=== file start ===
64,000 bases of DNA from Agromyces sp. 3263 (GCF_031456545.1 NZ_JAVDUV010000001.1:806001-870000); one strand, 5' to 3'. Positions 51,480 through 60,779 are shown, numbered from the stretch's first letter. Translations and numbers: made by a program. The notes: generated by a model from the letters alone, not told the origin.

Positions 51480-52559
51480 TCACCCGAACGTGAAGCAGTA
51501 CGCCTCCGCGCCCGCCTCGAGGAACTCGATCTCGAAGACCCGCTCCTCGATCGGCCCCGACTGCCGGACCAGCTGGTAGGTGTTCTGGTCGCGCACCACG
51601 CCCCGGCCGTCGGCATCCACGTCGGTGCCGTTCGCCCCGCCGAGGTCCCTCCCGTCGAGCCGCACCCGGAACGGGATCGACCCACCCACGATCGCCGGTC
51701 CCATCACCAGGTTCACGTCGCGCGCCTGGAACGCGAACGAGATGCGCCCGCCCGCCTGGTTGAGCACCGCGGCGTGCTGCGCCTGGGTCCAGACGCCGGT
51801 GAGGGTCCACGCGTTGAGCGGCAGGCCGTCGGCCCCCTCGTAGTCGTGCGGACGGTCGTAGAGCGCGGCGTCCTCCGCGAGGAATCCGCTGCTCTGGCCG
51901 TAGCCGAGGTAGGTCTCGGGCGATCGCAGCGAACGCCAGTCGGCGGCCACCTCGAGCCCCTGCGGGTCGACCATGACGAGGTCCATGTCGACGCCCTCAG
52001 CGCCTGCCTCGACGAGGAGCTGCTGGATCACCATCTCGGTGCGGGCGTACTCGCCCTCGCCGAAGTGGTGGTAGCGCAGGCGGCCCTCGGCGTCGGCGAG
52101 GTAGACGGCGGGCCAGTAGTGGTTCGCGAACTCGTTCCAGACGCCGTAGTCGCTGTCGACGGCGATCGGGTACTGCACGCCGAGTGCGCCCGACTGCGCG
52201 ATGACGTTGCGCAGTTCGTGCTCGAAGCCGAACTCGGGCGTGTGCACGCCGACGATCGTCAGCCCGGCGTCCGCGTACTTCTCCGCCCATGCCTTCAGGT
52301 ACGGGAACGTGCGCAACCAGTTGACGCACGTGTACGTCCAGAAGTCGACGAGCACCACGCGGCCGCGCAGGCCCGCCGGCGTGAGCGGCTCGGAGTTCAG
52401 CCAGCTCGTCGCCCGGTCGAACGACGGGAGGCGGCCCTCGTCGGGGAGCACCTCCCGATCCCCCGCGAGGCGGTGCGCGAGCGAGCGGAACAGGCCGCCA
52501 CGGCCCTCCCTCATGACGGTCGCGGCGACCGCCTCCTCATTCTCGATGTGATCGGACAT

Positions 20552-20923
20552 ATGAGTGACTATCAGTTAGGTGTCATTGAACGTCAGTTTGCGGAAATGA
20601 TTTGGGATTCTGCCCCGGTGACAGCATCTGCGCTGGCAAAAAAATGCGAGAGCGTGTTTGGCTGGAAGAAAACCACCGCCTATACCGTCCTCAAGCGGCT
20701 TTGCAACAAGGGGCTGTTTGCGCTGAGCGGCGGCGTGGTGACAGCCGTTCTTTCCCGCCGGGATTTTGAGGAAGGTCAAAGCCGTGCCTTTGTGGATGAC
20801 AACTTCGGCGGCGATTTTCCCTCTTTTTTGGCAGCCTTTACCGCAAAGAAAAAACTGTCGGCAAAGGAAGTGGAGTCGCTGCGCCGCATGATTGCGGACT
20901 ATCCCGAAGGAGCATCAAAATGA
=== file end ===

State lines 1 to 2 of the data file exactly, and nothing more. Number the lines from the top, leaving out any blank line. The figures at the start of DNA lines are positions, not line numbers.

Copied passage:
64,000 bases of DNA from Agromyces sp. 3263 (GCF_031456545.1 NZ_JAVDUV010000001.1:806001-870000); one strand, 5' to 3'. Positions 51,480 through 60,779 are shown, numbered from the stretch's first letter. Translations and numbers: made by a program. The notes: generated by a model from the letters alone, not told the origin.

Positions 51480-52559